the analyst said those levels are normal. Are they?
    I live surrounded by evergreen trees
    Help!!!!!
    (the air volume was .075 m3)
    thank you for reading this.
    Kyla

    I have a report that I would really like your opinion on.
    Is there a private email that I can send an ERMI report to so that you can read it and give your opinion?

    Hello Ian,
    I am interested in purchasing a home and had it tested for mold. The home is located in Conroe, Texas where it is hot and humid. The following were the results.

    Inside Temp: 78º Inside Humidity: 56%
    Outside Temp: 91º Outside Humidity: 63%

    Ascospores: Inside — Raw-1 Count/M3-40 Percent-2.2
    Outside — Raw-60 Count/m3-2400 Percent-40.1

    Asp/Pen: Inside — Raw-40 Count/M3-1600 Percent-88.9
    Outside — Raw-52 Count/m3-2100 Percent-35.1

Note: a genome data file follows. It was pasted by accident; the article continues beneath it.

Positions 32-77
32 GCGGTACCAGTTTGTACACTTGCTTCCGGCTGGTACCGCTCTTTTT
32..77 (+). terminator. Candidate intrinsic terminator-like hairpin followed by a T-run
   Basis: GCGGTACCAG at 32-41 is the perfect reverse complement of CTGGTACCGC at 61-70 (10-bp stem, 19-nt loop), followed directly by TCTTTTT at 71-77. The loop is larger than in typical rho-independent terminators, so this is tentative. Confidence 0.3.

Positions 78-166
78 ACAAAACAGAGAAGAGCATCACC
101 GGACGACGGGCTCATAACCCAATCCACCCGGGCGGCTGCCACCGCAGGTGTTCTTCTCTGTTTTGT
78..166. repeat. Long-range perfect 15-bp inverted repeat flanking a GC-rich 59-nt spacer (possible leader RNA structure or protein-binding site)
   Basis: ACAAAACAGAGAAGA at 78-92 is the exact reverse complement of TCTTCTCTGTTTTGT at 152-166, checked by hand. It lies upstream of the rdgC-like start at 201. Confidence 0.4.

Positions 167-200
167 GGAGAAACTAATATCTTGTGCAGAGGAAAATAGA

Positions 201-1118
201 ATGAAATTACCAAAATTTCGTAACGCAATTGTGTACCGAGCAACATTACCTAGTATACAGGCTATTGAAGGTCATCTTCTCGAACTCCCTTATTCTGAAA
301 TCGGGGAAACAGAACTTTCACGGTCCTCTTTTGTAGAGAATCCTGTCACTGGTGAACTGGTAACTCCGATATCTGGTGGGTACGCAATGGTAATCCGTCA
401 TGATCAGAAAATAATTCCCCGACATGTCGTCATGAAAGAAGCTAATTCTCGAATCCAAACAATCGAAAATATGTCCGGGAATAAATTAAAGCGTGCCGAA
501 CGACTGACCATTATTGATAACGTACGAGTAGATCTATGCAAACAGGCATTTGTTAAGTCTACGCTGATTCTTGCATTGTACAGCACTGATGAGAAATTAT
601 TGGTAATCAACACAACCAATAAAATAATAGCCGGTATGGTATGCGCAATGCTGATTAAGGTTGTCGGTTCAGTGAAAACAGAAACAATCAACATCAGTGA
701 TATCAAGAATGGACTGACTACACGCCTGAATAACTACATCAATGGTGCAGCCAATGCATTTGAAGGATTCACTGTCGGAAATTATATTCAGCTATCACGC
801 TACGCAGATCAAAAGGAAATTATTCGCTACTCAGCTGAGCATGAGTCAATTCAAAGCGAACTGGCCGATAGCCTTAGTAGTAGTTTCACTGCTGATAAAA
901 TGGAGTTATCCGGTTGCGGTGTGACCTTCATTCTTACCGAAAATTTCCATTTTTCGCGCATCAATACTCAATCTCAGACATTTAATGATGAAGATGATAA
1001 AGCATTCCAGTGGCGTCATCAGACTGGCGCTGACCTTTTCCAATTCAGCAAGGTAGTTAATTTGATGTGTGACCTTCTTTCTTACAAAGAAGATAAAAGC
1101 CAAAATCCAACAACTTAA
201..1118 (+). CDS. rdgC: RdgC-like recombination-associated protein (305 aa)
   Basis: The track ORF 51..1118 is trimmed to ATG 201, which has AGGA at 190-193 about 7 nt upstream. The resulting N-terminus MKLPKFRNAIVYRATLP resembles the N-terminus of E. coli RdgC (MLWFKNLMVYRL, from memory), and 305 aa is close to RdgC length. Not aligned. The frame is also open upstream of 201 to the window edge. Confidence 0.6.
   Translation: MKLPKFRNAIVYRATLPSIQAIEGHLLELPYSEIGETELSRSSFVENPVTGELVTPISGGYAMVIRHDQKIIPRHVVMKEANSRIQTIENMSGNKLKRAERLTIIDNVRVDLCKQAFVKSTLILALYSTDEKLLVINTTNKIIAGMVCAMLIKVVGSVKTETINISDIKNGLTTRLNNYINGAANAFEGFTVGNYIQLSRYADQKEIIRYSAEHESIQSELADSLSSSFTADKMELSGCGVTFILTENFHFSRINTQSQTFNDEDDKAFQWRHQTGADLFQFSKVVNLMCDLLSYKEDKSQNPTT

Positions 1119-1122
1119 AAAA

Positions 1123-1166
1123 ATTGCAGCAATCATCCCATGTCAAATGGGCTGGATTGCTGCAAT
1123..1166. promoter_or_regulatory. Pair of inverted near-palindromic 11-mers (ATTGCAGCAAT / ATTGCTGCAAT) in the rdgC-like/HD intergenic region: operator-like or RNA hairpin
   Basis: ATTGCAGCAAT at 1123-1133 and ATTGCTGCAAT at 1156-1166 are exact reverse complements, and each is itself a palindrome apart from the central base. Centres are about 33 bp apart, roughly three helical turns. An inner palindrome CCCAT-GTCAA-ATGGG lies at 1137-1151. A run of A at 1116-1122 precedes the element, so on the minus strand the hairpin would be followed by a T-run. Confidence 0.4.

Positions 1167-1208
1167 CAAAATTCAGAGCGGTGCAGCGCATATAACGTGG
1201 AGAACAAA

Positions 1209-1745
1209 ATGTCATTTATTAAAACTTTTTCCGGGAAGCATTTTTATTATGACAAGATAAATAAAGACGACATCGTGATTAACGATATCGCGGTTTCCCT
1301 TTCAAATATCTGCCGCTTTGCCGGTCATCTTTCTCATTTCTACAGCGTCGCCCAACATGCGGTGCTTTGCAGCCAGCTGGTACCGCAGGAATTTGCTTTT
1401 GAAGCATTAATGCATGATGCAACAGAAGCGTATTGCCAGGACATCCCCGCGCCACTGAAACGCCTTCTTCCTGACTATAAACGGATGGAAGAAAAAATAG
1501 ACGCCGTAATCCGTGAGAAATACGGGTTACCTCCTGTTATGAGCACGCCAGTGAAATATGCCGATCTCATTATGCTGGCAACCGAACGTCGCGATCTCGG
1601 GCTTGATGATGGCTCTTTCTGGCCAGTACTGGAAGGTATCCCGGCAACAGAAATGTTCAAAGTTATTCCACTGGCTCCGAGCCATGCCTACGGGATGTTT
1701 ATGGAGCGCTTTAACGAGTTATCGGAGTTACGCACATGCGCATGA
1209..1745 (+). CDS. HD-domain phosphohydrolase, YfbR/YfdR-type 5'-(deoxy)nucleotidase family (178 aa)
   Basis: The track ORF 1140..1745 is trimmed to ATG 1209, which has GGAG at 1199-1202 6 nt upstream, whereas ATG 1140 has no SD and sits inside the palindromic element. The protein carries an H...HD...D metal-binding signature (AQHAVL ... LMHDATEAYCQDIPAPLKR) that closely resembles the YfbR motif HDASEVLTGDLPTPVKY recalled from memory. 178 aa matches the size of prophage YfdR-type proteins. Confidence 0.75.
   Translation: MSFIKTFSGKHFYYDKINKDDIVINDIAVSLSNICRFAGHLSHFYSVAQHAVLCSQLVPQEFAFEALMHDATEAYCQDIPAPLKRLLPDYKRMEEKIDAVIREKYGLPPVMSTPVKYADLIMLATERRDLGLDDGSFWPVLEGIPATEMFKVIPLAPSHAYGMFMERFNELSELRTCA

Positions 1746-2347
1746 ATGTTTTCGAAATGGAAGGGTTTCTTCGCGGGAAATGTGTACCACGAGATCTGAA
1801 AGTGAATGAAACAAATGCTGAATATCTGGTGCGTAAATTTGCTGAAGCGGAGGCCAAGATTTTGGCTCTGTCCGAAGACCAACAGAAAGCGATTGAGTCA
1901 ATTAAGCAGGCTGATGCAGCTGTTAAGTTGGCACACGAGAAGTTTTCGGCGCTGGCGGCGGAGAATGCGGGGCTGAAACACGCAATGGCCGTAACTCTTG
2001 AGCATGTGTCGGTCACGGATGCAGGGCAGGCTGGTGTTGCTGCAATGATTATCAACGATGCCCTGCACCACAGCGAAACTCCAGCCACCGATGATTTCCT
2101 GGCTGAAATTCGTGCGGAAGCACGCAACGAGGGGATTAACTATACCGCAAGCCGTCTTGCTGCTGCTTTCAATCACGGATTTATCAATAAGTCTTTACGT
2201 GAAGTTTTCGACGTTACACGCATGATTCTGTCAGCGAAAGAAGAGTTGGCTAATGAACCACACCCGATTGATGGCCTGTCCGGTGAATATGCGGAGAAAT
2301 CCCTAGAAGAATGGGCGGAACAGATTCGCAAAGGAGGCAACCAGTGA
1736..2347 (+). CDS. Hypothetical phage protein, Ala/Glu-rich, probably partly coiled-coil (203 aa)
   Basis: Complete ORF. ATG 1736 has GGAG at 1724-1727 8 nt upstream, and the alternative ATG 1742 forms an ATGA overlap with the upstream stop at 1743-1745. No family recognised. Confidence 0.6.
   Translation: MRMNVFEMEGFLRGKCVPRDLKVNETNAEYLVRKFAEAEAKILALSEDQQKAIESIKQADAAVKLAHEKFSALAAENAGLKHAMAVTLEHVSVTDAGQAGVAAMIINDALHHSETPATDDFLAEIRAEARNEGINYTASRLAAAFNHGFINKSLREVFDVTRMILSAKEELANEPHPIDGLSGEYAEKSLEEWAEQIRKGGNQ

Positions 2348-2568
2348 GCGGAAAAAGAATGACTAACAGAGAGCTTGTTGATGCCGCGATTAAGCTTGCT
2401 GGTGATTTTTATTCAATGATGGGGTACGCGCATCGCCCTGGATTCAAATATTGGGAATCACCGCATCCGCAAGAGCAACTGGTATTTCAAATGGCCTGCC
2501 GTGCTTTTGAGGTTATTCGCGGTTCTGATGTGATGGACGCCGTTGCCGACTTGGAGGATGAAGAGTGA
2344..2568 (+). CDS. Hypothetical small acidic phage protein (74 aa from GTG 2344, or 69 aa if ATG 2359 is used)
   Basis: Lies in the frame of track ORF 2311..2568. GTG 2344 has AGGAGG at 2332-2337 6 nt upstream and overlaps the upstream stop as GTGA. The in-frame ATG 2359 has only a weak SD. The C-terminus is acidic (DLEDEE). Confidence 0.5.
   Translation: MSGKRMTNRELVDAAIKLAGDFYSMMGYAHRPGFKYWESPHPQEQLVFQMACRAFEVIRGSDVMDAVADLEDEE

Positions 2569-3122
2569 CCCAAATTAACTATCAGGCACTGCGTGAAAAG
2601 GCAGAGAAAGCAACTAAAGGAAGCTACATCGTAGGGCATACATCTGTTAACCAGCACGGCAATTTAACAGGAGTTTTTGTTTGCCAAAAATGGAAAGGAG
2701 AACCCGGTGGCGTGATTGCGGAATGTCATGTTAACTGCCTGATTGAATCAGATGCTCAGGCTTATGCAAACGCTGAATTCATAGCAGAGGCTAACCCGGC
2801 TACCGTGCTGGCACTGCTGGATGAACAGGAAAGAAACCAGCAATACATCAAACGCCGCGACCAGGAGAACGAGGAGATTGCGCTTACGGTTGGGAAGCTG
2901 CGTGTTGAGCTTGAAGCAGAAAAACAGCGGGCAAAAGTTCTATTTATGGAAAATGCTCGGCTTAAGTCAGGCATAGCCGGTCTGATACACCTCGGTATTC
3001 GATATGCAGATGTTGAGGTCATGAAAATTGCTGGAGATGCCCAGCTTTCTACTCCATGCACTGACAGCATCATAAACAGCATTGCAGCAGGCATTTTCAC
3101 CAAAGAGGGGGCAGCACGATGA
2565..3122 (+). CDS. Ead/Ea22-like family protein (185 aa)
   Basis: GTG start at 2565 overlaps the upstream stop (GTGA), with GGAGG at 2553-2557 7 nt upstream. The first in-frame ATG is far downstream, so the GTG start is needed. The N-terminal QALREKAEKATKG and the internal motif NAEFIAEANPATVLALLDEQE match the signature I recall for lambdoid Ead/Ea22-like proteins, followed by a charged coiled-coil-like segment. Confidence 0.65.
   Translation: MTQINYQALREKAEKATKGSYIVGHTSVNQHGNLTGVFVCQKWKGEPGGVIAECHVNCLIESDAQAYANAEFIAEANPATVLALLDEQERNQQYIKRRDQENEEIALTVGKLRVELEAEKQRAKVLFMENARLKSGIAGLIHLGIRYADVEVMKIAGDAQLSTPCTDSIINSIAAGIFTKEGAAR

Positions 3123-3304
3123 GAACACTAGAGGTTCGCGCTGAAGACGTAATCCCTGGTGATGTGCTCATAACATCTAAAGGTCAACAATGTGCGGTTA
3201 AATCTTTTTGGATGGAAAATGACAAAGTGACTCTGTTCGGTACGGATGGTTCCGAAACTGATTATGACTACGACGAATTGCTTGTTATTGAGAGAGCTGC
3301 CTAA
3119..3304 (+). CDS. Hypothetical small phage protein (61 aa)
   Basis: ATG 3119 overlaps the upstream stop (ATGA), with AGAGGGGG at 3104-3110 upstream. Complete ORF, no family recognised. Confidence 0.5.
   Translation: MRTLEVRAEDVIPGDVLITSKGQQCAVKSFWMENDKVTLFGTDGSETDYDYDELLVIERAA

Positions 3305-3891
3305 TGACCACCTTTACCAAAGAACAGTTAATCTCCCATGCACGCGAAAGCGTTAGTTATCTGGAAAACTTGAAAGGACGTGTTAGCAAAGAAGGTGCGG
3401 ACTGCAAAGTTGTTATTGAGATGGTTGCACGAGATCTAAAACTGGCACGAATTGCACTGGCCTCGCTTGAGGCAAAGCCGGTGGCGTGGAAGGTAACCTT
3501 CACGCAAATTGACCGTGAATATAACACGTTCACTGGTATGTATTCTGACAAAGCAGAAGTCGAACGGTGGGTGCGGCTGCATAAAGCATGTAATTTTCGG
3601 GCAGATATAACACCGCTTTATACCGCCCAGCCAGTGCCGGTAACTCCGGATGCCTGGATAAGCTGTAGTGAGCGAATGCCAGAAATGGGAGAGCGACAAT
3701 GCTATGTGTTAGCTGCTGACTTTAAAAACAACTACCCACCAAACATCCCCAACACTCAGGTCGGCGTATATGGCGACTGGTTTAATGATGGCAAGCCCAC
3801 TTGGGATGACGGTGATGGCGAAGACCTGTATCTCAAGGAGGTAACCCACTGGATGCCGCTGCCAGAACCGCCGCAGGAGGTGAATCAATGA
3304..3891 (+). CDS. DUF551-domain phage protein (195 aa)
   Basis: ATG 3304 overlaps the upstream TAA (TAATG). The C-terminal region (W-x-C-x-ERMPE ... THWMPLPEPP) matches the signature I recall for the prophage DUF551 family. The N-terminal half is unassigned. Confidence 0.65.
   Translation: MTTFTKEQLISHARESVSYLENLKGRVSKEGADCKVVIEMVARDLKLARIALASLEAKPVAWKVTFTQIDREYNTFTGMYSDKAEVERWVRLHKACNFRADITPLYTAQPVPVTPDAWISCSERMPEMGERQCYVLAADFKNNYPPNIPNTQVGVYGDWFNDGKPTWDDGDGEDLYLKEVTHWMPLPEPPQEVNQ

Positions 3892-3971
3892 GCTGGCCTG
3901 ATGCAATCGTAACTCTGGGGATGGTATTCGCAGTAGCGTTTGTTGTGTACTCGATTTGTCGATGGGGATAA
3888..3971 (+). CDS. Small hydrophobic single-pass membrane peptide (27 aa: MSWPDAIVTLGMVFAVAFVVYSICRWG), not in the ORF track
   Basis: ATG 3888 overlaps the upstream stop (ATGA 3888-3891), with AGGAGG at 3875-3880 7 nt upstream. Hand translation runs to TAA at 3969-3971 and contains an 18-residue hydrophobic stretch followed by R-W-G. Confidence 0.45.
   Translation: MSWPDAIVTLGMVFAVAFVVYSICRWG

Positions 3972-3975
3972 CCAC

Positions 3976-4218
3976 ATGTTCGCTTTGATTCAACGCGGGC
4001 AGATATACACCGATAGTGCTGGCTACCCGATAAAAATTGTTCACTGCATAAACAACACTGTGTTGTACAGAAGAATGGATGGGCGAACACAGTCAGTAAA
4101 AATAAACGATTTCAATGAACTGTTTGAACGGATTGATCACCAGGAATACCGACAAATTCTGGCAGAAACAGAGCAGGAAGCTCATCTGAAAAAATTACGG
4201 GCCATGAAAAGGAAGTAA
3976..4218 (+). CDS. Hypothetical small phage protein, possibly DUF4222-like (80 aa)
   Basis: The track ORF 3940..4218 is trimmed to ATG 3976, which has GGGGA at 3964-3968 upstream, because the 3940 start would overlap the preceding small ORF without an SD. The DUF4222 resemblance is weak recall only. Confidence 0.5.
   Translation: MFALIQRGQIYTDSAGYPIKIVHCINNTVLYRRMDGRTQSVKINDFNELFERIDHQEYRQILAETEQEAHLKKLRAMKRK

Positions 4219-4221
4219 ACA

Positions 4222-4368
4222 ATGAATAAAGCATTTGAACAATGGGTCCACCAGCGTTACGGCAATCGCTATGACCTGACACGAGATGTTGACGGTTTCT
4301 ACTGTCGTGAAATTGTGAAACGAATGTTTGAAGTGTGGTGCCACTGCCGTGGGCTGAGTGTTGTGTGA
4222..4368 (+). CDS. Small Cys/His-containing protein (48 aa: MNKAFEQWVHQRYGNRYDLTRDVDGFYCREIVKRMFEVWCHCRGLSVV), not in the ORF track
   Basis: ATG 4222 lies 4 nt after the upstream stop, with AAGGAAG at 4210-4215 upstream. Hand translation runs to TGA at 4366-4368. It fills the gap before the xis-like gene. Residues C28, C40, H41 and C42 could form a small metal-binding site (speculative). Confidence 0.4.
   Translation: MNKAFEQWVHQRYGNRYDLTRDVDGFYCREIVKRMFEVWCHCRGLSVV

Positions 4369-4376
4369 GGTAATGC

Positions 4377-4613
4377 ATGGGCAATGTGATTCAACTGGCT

Basidiospores: Inside — Raw-1 Count/M3-40 Percent-2.2
    Outside — Raw-11 Count/m3-440 Percent-7.4

    Bipolaris: Inside — Raw-(-) Count/M3-(-) Percent-(-)
    Outside — Raw-1 Count/m3-40 Percent-0.7

    Cladosporium: Inside — Raw-2 Count/M3-80 Percent-4.4
    Outside — Raw-23 Count/m3-920 Percent-15.4

    Pythomyces: Inside — Raw-1 Count/M3-40 Percent-2.2
    Outside — Raw-(-) Count/m3-(-) Percent-(-)

    Stachybotrys: Inside — Raw-(-) Count/M3-(-) Percent-(-)
    Outside — Raw-1 Count/m3-40 Percent-0.7

    Should I not move forward with the purchase? My daughter has asthma.
    Is this common in the area? There were no leaks found, windows seemed to be sealed. The home is 6 years old. When first built, a/c unit had leak and carpets, baseboards of cabinets, etc. had to be removed. It seems that was taken care of, I believe the asp/pen count after that remediation was 570 or so. What should I do? Please help..
    Thank you, in advance!
    Claudia